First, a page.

Username or Email Address
Posted On: 08/2/18 11:51 AM
With literally hundreds of basketball teams converging on the Mecca of summer basketball, Las Vegas lived up to the hype.
My colleagues Frank Burlison and Joel Francisco were flanked across the region, capturing as much of the action as humanly possible, from Dinos Trigonis’ Las Vegas Fab 48 (perhaps the strongest field in the even’t history), Bigfoot Hoops’ Las Vegas Classic, the West Coast Elite UA Finals and Rising Stars Invitational and the Rebound Hoops Las Vegas Finals.
For my part, I’ll be breaking down the showing of the large San Diego contingent in a series of reports, starting with the 2019 standouts, with the 2020, 2021 and 2022 classes to follow. This report will touch on players I believed have made the biggest improvement, regardless of class.
Williams has always looked the part of a high-level prospect, but only now does it appear his skill set is catching up. At 6-6, Williams has developed into a very good catch-and-shoot threat. He has deep range on his shot and has improved his release and arc on his shot. Williams also rebounds the ball at a solid clip. Williams is a decent on-ball defender, but his defensive IQ (gambles at times) and help-side defense need work. His club coach reported that Dartmouth reached out after the weekend.
Allen has been known for his penetrating ability, but has expanded his range considerably over the past few months. His jump shot, which was his weakness, is now playable out to the college three. He made big shots in the tight game against All-Utah basketball, but also attacked off the dribble and got to the foul line. Defensively, he uses his strong frame and lateral quickness to lock down guards on the ball.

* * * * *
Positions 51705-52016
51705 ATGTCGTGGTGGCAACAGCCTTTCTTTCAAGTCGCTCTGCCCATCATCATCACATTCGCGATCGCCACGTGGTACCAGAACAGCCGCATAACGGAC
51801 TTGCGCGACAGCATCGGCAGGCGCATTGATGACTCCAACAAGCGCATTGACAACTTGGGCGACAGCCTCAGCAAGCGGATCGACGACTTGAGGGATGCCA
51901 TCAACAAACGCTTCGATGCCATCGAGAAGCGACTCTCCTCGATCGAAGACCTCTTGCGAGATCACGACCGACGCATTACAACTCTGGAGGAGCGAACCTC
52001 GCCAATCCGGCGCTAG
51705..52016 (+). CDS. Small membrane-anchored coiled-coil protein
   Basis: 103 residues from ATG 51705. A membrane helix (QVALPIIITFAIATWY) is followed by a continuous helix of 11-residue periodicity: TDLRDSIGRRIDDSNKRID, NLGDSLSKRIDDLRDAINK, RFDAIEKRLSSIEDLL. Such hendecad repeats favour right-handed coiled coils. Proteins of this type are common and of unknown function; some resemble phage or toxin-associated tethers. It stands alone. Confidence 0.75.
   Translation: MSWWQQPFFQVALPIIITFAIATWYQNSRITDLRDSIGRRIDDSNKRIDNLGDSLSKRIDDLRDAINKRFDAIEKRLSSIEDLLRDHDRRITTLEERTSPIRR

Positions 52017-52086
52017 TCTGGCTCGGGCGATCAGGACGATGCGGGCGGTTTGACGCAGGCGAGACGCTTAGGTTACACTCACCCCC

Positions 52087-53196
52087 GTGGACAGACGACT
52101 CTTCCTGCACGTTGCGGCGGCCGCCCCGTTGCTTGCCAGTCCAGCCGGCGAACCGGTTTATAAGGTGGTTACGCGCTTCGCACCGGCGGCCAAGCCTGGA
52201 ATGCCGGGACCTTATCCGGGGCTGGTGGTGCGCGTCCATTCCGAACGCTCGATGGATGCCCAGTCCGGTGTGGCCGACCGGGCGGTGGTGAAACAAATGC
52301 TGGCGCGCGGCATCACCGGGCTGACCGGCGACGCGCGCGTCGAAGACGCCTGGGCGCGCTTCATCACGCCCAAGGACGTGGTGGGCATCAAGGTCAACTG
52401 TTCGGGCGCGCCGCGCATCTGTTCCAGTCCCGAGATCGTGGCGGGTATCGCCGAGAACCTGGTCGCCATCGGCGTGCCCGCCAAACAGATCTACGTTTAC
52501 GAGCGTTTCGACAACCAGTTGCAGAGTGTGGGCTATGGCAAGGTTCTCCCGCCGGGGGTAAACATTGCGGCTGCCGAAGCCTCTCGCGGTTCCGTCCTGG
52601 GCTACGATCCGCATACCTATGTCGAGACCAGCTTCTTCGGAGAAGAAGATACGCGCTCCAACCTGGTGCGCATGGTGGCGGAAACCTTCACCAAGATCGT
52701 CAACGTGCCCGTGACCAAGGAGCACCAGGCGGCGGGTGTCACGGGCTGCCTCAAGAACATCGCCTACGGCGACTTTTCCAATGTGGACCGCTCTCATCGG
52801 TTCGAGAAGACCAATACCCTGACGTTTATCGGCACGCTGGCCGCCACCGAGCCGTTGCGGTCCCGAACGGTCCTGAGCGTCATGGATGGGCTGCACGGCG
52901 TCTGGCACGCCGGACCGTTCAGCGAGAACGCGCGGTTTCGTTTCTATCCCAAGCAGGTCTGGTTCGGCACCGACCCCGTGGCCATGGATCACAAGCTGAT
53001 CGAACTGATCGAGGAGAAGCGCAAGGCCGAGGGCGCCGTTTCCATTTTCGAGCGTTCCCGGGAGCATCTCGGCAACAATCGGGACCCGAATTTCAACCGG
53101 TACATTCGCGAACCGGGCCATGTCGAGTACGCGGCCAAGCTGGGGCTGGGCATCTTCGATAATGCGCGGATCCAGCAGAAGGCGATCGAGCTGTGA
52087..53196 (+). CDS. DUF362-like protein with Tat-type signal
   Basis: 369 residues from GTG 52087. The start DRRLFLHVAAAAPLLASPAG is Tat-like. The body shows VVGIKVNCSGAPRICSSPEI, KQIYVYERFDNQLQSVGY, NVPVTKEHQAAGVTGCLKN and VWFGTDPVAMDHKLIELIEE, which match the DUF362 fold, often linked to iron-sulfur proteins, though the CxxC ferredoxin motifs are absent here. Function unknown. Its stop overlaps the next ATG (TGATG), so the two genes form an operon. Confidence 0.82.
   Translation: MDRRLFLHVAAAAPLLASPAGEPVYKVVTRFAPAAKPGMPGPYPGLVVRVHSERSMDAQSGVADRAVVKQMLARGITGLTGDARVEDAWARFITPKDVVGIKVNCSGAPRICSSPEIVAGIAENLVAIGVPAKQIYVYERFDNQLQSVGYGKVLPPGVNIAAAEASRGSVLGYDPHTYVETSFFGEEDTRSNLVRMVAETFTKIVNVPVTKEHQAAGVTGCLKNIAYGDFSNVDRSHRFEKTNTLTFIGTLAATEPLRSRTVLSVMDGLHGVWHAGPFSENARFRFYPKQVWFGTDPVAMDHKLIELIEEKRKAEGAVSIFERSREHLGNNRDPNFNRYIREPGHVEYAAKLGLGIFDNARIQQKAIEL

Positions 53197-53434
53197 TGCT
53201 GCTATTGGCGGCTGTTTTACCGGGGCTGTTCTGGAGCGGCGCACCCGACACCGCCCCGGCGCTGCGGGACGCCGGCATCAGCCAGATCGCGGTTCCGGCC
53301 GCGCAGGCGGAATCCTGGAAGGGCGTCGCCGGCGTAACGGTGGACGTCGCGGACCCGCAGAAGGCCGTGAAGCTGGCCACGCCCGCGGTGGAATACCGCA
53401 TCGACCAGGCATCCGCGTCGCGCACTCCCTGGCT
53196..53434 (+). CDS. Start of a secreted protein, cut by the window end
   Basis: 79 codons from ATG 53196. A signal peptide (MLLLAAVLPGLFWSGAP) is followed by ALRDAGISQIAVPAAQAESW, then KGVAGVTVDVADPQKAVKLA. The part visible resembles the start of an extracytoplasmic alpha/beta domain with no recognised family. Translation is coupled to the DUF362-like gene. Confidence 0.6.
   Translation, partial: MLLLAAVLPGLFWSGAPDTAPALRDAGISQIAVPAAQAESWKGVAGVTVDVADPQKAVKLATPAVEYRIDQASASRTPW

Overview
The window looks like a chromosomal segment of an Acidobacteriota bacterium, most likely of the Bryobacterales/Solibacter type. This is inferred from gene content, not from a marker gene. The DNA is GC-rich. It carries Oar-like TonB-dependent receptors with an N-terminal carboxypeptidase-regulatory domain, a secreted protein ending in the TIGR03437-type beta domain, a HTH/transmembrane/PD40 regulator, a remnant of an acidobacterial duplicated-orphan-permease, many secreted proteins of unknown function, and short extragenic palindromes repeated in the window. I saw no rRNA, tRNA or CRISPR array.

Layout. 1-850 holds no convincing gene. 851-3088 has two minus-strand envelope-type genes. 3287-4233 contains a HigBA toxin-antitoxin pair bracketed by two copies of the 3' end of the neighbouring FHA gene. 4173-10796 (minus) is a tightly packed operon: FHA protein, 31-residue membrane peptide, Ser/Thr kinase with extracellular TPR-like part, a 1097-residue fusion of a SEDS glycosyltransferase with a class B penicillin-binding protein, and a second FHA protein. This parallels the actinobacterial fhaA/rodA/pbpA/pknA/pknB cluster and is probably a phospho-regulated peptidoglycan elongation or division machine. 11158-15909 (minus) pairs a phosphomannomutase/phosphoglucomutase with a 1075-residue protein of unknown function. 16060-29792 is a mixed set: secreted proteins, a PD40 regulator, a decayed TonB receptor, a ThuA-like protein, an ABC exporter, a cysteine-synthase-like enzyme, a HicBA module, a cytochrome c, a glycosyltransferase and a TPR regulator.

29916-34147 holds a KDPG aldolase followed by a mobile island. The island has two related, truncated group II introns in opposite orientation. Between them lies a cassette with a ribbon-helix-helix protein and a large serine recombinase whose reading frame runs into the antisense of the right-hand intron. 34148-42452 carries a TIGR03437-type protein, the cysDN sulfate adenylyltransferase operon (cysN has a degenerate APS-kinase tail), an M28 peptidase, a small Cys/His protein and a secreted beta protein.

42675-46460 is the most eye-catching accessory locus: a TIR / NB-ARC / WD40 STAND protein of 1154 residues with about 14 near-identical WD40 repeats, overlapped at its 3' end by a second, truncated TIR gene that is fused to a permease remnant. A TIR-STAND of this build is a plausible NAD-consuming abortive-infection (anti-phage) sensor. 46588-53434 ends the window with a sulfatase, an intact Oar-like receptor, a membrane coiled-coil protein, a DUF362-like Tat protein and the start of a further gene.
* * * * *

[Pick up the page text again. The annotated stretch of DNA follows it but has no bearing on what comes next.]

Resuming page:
Holmes has always had the physical tools, but lacked assertiveness on the offensive end. He’s showing a big improvement in that area, scoring from mid-range and close range with an improved face-up attack. He still has moments where his effort level vacillates on the defensive end, but he’s improving there too.
There aren’t many players who have improved more in the 2021 class than Nelson, who is rapidly becoming one of San Diego’s top wing shooting prospects. He has a super-quick release that allows him to get his shot off in tight spaces. But he’s also improved utilizing the shot fake to set up his pull-up from mid range, which is evolving into a formidable weapon. Nelson is also unafraid to mix it up on the boards, and plays with an edge.
Coming off the bench on the Slayers team, Webb is physically growing rapidly, as is his confidence. Approaching 6-4, Webb has a feathery release and knocks down open threes with regularity. He has to improve his foot speed and lateral quickness moving forward, but for a player who wasn’t on the radar this time last year, he is now.
James, a Helix product, had a solid weekend on both sides of the ball for SDA. He’s playing with better pace, and as a result is cutting down on turnovers. James is also shooting the ball more consistently from three and from mid range. Expect him to be one of the breakout stars in the East County this year.
Brimmer in a starting role for California Select showed flashes of growth in his perimeter skill set, knocking down shots from three and from mid-range off the catch, and attacking the basket and finishing through contact. More of a four than a true wing, Brimmer does a good job of spacing the floor in drive-and-kick situations. The next step for Brimmer is improving is consistency on that end, which comes with being consistently assertive on the offensive end.